2. Don't "Hey big guy" me. Too many neighborhood places try too hard to be the local pub in a low-budget sixties British film. (The only one that actually pulls off that down-the-block camaraderie is the All State Cafe on West 72nd Street.) But residents, and those who wish they lived in the vicinity, rarely want a secular confessional. What they're looking for is a breezily sophisticated spot they can walk or fall into. You may not be able to put your feet up at Five Points, but I've never not kicked off my shoes there.
3. When it comes to food, give 'em what they want. Food that's solid, easy, fresh, healthy, recognizable with a couple of surprises round the edges. There's no need for chef Marc Meyer to give Mr. Boulud a run for his money tonight. If he did, the place wouldn't be as hunch-over-the-table, okay-to-talk-with-your-mouth-slightly-full as it is. Who wants to wait for conversation to end to have another spoonful of his summer onion soup with the sweet crunch of sugar-snap peas? Flatbread is fragrant with Teleme cheese and onions. A fritto misto wisely adds artichoke and fennel to the mix. And sardines, for those bone-picking few who love them, are simply, and impressively, wood-oven-grilled. A breath-checking merguez sausage is tempered by a gentle wheatberry salad; glazed quail gets tossed about by a trio of bacon, apples, and juniper; and if you like smoked mackerel, you won't even need the melon it sits atop.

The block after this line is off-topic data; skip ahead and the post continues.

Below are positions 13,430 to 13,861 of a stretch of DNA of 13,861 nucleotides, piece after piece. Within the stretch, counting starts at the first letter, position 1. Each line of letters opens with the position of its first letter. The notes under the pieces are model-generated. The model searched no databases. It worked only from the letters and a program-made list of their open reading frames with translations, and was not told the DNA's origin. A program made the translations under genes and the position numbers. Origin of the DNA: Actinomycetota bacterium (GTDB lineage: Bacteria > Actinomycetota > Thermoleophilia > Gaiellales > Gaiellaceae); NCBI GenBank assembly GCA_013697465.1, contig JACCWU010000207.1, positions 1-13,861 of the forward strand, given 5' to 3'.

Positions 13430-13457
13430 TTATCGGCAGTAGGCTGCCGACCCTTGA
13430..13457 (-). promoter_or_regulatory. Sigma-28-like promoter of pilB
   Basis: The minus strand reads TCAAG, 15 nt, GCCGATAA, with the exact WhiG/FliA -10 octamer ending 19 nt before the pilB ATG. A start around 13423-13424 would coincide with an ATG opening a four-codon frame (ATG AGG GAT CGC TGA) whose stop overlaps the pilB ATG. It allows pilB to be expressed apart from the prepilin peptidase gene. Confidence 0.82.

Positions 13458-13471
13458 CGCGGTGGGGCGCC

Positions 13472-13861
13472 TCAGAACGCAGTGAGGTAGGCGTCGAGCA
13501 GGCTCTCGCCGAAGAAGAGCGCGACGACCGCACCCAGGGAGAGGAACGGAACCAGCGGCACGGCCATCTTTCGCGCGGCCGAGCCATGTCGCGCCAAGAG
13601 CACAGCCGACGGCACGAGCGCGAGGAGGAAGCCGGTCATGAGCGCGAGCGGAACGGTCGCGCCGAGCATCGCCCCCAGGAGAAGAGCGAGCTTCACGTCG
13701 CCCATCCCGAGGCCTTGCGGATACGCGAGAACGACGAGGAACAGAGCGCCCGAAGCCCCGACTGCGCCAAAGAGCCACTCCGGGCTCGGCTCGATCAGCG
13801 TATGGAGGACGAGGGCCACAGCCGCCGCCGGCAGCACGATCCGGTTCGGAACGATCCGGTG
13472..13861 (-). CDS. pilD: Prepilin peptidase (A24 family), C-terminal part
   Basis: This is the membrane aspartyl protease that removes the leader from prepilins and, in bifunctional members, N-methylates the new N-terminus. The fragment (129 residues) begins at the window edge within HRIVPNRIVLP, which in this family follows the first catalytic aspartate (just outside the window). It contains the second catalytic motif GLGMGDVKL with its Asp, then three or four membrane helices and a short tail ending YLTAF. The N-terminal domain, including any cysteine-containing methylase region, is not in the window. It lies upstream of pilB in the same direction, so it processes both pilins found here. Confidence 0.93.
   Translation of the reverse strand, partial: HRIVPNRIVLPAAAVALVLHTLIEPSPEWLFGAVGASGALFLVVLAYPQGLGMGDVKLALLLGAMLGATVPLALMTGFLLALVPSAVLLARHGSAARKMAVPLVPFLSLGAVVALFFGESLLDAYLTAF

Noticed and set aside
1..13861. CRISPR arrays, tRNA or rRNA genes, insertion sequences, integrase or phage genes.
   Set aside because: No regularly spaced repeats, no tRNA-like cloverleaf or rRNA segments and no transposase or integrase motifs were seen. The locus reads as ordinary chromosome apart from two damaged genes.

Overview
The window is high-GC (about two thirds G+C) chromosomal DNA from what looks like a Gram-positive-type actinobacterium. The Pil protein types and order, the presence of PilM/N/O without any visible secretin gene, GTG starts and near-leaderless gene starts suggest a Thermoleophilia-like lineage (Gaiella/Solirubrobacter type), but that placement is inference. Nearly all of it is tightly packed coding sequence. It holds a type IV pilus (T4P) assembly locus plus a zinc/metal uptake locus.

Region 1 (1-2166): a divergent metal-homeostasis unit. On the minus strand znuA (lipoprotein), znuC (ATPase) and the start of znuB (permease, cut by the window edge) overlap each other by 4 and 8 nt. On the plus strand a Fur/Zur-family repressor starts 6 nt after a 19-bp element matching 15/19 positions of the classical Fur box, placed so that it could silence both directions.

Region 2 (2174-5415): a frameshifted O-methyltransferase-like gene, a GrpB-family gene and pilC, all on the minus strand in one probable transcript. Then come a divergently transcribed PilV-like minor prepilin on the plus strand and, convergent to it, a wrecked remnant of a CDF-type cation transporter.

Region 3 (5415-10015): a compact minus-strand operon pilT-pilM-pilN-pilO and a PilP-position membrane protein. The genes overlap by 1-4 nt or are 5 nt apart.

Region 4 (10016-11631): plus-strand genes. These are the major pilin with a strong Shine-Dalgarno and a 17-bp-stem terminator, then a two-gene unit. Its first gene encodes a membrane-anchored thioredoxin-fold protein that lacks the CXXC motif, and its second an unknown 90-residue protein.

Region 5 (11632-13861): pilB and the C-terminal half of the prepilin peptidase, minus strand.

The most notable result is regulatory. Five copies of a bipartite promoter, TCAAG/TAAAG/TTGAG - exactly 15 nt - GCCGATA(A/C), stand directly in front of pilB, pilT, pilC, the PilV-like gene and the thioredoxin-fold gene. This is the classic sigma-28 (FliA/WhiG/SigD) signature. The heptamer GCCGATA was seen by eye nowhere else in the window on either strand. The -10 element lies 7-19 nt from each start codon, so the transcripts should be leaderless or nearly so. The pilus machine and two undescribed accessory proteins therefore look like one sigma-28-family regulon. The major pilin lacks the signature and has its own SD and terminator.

Pastas, however, go flat. If only the ricotta-spinach dumplings had the body and verve of their terrific tomato-herb broth. Penne with cherry tomatoes, basil, and ricotta salata is airplane-tame, and the rigatoni with chick peas, broccoli, and crisp garlic is erratic: brash and spicy one time, gooey as Adam Sandler's bicep the next. Each of the four salads, including lobster and asparagus, and fresh tuna with caper berries, would benefit from a sparser hand with dressings.